- Published: Wednesday, 04 March 2015 14:59
If you're amongst the thousands of individuals or, more likely, organisations that find themselves with hundreds or thousands of microfiche but have nothing to use them with, the first thing that probably comes to your mind is to find out more about a microfiche machine, a machine that offers you the chance to view the microfiche, not dissimilar to those you see in large libraries. But is it really necessary?
The Microfiche Machine
A typical microfiche machine
Microfiche machines, or microfiche readers / microfiche viewers as they are more commonly known, used to be very easy to get hold of since, at the time, microfiche were amongst the most popular ways of storing a significant amount of files in a small area. As we've mentioned in previous posts about the history of the microfiche, microfiche were in effect the external hard drives of their day, allowing you to store away hundreds of files and documents without having to use the space that they would take in their full physical form.
However as time and innovation rolls on as frantically as it has over the last 100 years, microfiche were replaced over a short period of time as people started to rely on computers more and use the links of floppy disks, then CDs, then flash memory etc. This obviously left the microfiche market, such as it was, in ruins and microfiche machines were all but stopped being made with the exception of a few select companies that still make them to this day as niche items. As with most specialist niches, there isn't a huge deal of demand so the cost of the microfiche reader rises. Microfiche machines now sell for anything between £3,000-10,000, which is an astonishing amount of money for a machine of its type and, to pour salt into the wounds, most readers are simply limited to just viewing images unlike modern counterparts like computer systems which allow you to view, edit, print and email images and documents with ease.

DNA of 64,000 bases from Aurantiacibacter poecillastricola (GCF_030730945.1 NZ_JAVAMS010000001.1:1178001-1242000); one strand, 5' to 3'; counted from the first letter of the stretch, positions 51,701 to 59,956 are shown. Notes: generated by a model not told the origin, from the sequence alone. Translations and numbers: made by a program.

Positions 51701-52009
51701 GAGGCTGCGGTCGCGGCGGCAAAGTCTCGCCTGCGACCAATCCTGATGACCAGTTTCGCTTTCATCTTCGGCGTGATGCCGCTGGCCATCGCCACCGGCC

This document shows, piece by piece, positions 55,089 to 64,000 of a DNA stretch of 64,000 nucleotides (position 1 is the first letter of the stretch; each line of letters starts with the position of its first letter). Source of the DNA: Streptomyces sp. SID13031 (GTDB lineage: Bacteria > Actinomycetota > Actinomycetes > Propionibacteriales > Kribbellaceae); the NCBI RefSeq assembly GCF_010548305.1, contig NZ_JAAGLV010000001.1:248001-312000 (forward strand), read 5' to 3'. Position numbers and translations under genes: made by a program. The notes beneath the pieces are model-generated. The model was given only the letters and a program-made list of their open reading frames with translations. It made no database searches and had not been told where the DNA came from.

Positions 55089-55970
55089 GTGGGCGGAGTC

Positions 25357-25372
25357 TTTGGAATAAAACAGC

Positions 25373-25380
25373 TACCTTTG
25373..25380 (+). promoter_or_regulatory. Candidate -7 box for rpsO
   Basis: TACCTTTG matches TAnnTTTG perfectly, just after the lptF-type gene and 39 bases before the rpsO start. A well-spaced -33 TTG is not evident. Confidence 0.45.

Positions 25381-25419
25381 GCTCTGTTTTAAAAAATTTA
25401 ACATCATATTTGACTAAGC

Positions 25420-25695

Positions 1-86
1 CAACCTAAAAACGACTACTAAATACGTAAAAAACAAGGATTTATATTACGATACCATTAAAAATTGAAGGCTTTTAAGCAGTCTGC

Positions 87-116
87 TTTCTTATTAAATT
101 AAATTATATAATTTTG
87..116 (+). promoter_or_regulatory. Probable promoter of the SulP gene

Microfiche Machine vs Microfiche Scanning
These days, a lot of document scanning companies tend to offer microfiche scanning on top of regular document conversion. These companies normally have a number of microfiche scanners which can take the negative image and convert it into a digital one which is then exported as PDF. JPEG, TIFF or any other fairly popular image / document formats. On top of this after the scanning is completed, if the microfiche consist of documents, the documents can be put through OCR. OCR, or optical character recognition makes your flat documents into a fully text-searchable file which makes it very useful for searching for particular references or names.
Once a microfiche image is made digital, the rest is pretty much history since a standard microfiche machine simply cannot keep up with what is offered such as the ability to view the images with better clarity, the previously mentioned OCR, sharing the documents, emailing them, printing them and basically doing anything with them that you can do with any type of document you use on a computer.
The costs of a microfiche machine compared to scanning
On top of all this, you don't have to pay for a rather large piece of equipment that is, essentially, already obsolete. As mentioned before they can upwards of £10,000 for a very good one and £3,000 for a relatively basic one.
Talking of costs, microfiche scanning is relatively cheap to make things a little better. Microfiche are typically scanned here in the UK for between 10p to £1 per image from our research, but the £1 is a high end price. So you can see that it simply makes sense to go with microfiche scanning above a machine.